Australia’s new organ and tissue donation stamp

Nigel Buchanan organ donor australia post stamp

The Australia Post released this stamp in early February to coincide with Australian Organ Donor Awareness Week. Australia has one of the lowest organ donation rates in the developed world and it is hoped that this beautifully designed stamp will help raise awareness of organ and tissue donation.

The stamp was design by Sydney-based illustrator, Nigel Buchanan.

He uses colour in the design to illustrate the interface between life and death. The heart held out on the figure’s palm represents the extraordinary act of giving.

I love the style, it reminds me of the Spanish pharmaceutical ads from the 60s and 70s.  I also enjoy how the figure looks as if he’s taking his heart from the dead side of his body (blue) out to the living side (yellow). Very nice treatment of a sensitive subject.

Big thanks to Matt for sending me the link.

 

 

8 thoughts on “Australia’s new organ and tissue donation stamp”

  1. Australia has one of the most successful transplant survival rate in the world and every person who donates saves on average 2 to 6 lives or makes a significant difference. I should know I have had my heart transplant for ten years now and I have been incredibly lucky to have such a good match and having one of the best transplant support teams in the world. Please say that you will donate as it is something of a gift that no amount of words will ever be able to thank my “other” family for or recognise the sacrifice that they made in the most difficult times of there lives. If this stamp helps to make people more aware and WILLING to donate then it will be worth every penny spent to bring it into exsistance.
    Give the gift of life….become a donor.

  2. Porque la colonia, inglesa, francesa, alemana,que existe residiendo fija en Espa?±a tiene casi las misma tasa de donacion que la poblaci??n espa?±ola?en cambio en sus paises respectivos estan en una tasa muy baja,habria que preguntarse porque… yo creo que es la confianza que merece el modelo de donacion de organos de Espa?±a.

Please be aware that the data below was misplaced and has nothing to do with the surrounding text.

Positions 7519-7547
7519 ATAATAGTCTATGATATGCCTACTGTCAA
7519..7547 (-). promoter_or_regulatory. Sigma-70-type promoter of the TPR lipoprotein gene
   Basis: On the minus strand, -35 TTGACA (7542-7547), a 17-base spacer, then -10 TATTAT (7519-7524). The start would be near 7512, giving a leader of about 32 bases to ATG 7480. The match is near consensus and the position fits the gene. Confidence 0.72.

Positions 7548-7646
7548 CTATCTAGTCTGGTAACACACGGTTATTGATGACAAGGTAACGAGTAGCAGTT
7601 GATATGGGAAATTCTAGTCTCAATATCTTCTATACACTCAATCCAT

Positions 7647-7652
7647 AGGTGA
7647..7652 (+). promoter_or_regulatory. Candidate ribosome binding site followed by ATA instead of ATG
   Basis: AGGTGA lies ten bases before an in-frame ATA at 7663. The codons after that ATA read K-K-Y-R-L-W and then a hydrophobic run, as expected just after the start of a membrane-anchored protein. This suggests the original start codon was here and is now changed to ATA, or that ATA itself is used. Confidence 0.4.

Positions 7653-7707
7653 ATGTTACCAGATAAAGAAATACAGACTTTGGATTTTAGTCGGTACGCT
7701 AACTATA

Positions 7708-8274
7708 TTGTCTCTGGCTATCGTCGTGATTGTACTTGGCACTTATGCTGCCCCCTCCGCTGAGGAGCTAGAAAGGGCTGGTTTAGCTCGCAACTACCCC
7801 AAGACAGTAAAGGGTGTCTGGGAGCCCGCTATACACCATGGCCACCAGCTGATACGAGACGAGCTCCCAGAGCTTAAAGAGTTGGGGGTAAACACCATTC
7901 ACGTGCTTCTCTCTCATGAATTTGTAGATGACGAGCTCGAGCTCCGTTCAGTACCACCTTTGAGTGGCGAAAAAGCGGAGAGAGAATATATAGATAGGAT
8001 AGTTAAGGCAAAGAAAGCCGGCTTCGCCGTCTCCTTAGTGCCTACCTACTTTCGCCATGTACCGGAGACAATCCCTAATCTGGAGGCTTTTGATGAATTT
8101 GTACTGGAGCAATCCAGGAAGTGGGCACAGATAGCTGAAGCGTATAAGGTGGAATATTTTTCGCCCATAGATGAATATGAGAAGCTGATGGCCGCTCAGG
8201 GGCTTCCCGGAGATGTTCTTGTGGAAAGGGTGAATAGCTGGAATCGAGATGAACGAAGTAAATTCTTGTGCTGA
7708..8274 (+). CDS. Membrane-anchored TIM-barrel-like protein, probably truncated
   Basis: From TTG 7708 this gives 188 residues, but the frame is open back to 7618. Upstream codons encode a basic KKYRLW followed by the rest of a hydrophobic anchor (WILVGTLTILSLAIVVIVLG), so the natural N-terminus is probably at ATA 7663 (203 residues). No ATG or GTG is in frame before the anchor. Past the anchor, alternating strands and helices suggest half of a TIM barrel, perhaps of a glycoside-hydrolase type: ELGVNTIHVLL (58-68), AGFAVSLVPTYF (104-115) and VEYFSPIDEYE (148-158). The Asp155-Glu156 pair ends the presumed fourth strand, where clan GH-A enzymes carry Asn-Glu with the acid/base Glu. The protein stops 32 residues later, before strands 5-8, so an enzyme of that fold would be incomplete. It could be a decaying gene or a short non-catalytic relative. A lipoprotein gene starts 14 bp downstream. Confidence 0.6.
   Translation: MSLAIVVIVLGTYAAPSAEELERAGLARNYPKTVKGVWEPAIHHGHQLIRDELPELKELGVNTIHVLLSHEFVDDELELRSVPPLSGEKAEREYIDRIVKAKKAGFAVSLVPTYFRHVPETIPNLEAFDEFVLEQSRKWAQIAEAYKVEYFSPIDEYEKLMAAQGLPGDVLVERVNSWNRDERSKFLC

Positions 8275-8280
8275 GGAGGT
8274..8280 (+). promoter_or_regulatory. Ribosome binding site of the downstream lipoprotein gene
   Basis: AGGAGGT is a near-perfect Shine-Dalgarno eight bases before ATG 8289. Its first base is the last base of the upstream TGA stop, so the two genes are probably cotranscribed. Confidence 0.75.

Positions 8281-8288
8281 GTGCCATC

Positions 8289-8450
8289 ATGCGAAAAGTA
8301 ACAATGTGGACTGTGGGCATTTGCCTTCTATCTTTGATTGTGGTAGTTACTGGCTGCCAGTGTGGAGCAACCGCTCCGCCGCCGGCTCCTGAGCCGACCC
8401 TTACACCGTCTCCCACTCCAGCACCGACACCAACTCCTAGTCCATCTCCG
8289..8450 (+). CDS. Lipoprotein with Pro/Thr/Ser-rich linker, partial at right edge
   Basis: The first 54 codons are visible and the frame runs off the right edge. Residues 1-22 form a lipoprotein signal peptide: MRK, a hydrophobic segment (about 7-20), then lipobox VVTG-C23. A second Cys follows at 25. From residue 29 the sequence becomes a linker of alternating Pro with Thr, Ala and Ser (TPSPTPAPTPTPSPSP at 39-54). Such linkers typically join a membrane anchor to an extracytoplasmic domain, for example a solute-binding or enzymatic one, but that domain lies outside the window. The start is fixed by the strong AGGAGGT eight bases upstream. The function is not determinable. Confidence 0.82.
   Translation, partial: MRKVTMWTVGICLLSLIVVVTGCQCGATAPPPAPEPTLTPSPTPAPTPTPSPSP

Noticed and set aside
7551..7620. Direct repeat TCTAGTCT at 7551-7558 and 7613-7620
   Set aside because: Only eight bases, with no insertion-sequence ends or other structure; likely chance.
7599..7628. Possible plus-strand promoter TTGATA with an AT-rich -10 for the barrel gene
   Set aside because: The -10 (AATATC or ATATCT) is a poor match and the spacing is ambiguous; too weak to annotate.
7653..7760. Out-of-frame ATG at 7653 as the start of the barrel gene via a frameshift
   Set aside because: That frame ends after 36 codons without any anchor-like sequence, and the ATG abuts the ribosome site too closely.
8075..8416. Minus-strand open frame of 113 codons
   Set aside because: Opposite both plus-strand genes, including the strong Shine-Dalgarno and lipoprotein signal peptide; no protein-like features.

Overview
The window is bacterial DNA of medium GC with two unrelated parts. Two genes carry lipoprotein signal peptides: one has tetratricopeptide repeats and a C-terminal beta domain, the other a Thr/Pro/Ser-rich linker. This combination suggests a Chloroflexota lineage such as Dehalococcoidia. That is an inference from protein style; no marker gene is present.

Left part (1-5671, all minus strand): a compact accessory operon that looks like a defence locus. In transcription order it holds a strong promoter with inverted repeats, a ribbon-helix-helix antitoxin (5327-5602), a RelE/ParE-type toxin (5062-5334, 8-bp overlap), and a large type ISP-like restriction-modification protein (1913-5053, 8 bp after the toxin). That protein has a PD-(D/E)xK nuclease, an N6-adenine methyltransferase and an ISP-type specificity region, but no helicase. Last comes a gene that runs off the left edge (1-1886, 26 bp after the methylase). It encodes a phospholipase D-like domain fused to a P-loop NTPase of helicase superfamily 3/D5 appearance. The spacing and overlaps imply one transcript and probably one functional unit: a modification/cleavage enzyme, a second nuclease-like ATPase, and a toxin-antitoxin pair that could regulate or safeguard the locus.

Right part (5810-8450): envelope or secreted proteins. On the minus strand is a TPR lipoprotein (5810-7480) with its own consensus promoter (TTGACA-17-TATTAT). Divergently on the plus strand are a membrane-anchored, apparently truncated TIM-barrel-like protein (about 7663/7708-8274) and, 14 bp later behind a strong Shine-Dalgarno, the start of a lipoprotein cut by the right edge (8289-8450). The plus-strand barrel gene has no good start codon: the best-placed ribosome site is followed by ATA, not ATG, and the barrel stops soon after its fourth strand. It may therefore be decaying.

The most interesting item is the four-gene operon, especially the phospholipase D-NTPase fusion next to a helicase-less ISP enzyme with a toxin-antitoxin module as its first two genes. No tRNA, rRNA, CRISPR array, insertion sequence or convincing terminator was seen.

mas informacion en
    http://www.airetxp.org

  3. Your stamp post is terrifically well timed. I’m currently working on a research paper on the use of images in patient education material – specifically on kidney donation material, and the importance of cross-cultural differences in the interpretation of images.

    Your post inspired me to check Ebay – to see if there might be other examples out there right now, and I was able to find a couple from the 1990’s. I’ve included them in a post on my blog, linked to this one.

    Thanks !
    TF

  4. Australia has a low donation rate for several reasons:
    – Our laws are an ‘opt-in’ system, where you need to explicitly consent to organ donation, and register this consent with the Australian Organ Donor Registry. This change has only been in place since 2000.
    – Any person’s family, in the event of their death, still (usually) has the right of veto over that person’s choice to donate.
    – Generally speaking knowledge of the organ donation process is minimal and often polluted by hearsay.
    Slowly our system and laws are changing though. There is discussion at the moment of an ‘opt-out’ system, as much of Europe uses, where individuals would have to explicitly demand exemption from organ donation.
    Our health system, and organ donation included, is a free system (though it’s sadly going the way of the American system). Organs may not be traded in any way outside of normal channels.

  5. Sophie – I’m not exactly sure why Australia has the lowest organ donation rate. They do have the highest transplant success rate in the world though.

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